The report found that Wal-Mart’s wages on average were 31% below those of the broader group of large retailers — $9.70 an hour versus $14.01 an hour.And with less earning power, Wal-Mart workers rely more heavily on state resources, Dube and Jacobs found, costing the state $32 million in health-related expenses and $54 million in other assistance.

The study contends that the average non-management Wal-Mart employee receives $1,952 in public assistance compared with $1,401 for workers at large retailers in general.

“The disproportionate use by Wal-Mart workers of the various healthcare and social safety net programs, and the cost that that brings to the state, is an important consideration for policymakers,” Jacobs said in an interview.

Dube and Jacobs noted that other studies have reported similar findings.

In Georgia, a state survey of the state’s children’s health insurance program found that Wal-Mart employees’ families disproportionately relied on the program, accounting for more than 10,000 of the 166,000 children enrolled.

In Congress, a report by Democratic staffers on the House Committee on Education and the Workforce looked at employee eligibility for assistance programs and found that a typical 200-employee Wal-Mart store could cost federal taxpayers $420,750 a year, or more than $2,000 per employee.

Wal-Mart has disputed those findings. (emphasis added by me)

I just bet they have. You know what it means that Wal-Mart’s employees are even eligible for state aid? It means that Wal-Mart, one of the richest corporations in the country if not the world, is paying wages that are below the poverty line. And this is a corporation whose profits are so immense it could easily afford to double the salaries of every worker it’s got and give them decent health care benefit packages and still retain an extremely healthy bottom line. Their excuse for not doing it is a lulu.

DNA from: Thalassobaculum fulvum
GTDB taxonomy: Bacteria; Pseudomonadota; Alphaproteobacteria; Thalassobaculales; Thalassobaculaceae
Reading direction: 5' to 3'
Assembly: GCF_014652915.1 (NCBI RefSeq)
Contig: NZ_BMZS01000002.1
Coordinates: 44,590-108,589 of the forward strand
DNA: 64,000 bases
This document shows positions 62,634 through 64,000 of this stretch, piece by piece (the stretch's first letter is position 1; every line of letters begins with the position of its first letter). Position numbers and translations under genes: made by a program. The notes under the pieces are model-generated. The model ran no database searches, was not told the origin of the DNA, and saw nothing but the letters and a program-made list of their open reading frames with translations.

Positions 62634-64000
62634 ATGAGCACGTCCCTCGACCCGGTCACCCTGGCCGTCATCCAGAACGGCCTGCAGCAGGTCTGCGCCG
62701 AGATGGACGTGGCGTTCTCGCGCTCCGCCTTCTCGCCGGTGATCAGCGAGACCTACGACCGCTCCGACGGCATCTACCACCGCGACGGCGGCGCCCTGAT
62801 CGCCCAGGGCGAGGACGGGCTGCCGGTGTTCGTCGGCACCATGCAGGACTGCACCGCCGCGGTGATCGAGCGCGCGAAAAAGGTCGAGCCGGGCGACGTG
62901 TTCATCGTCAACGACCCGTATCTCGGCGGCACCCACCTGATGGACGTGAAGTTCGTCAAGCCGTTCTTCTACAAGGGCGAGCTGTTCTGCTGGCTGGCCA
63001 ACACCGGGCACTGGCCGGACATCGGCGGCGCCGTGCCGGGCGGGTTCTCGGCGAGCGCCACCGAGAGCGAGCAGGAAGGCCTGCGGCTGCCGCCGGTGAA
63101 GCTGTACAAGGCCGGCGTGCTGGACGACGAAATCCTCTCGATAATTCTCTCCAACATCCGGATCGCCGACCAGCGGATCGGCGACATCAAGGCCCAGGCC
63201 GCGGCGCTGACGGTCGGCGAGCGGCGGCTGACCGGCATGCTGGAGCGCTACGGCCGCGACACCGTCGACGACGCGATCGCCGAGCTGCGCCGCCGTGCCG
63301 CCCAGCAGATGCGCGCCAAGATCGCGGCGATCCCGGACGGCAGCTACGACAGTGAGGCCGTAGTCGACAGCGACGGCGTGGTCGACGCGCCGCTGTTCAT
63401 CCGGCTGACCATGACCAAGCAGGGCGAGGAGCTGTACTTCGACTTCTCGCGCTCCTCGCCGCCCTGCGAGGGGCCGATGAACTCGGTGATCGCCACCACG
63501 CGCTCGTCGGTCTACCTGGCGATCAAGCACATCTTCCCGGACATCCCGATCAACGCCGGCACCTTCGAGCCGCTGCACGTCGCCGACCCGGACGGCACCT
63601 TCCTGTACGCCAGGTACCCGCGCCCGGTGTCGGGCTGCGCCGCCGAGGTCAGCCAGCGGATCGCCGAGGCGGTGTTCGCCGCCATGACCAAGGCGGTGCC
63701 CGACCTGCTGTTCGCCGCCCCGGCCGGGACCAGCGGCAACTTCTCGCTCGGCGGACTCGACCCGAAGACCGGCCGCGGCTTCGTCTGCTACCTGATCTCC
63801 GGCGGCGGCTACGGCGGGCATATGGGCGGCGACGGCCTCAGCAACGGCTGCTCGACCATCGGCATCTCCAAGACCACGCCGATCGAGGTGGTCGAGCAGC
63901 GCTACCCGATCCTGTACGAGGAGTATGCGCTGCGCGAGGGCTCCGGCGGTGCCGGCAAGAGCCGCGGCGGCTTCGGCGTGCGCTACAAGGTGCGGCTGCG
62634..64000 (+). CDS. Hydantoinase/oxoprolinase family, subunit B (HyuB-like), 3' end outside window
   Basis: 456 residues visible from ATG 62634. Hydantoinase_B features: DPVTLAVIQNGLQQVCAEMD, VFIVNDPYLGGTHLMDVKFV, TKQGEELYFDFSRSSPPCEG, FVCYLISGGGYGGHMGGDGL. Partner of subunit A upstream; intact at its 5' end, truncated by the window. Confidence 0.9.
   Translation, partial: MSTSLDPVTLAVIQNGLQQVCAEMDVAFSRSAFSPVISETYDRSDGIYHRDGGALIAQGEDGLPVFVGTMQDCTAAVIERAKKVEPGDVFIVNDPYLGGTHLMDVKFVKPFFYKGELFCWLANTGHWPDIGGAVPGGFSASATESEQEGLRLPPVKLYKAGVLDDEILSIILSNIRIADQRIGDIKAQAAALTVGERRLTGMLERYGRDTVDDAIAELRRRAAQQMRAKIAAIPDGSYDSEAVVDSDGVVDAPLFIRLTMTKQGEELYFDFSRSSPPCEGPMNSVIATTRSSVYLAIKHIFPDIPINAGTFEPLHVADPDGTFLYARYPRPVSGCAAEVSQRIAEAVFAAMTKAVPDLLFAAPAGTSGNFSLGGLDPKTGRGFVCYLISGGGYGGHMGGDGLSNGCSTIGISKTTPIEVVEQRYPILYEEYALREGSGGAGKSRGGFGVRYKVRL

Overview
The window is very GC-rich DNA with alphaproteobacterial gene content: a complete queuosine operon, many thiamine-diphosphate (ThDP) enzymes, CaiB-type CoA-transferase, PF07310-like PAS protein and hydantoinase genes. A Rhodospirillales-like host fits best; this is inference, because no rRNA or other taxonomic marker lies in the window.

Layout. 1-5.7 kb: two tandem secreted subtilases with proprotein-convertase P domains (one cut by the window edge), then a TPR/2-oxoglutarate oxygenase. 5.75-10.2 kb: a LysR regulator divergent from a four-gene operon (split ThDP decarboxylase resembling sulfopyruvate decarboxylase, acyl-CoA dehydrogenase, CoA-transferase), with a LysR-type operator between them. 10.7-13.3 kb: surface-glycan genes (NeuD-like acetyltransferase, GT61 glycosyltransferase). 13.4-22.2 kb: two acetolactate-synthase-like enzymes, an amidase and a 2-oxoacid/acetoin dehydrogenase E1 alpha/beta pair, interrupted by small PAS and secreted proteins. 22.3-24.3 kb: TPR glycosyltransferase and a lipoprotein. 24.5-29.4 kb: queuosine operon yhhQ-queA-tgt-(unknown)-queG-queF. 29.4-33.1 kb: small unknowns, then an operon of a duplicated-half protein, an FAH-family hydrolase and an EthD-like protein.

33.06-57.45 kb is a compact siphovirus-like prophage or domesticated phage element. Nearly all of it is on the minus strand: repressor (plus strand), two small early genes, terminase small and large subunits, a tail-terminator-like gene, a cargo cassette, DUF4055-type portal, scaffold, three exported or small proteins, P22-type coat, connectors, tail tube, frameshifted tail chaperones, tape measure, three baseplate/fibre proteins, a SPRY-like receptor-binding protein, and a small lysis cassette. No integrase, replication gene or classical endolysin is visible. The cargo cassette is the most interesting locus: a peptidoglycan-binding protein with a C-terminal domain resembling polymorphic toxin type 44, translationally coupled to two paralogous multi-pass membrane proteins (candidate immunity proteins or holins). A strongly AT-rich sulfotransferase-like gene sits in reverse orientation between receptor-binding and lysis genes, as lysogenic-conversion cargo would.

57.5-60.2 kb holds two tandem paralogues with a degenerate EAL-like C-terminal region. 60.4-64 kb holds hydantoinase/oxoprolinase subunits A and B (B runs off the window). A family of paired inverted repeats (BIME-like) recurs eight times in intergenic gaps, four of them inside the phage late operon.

Bentonville, Ark.-based Wal-Mart, the world’s largest retailer, maintains that it pays competitive wages and relieves public assistance burdens by giving jobs to many people who otherwise would not be employed.

So if we’re even bothering to pay our workers at all, you should be grateful. It’s a bonus. Really, we’re doing you a favor. You should be happy we put these lazy, good-for-nothing welfare bums to work and got them off the dole–sort of, a little bit anyway. What, you want us to pay them a living wage, too? What are you, a Communist? You should be down on your knees thanking us, not hassling us because we demand they work one day a week for free or lock them in so they can’t goof off or kite some of their measly pay or fire them when they complain about how little they’re making, all that whiny shit about sick kids and they can’t pay the rent, that’s not our fault. We pay a competitive poverty wage, and if they can’t get by on $200 a week take-home when the lowest rent in the area is $700 a month, that’s their problem. This is a business, not a charity.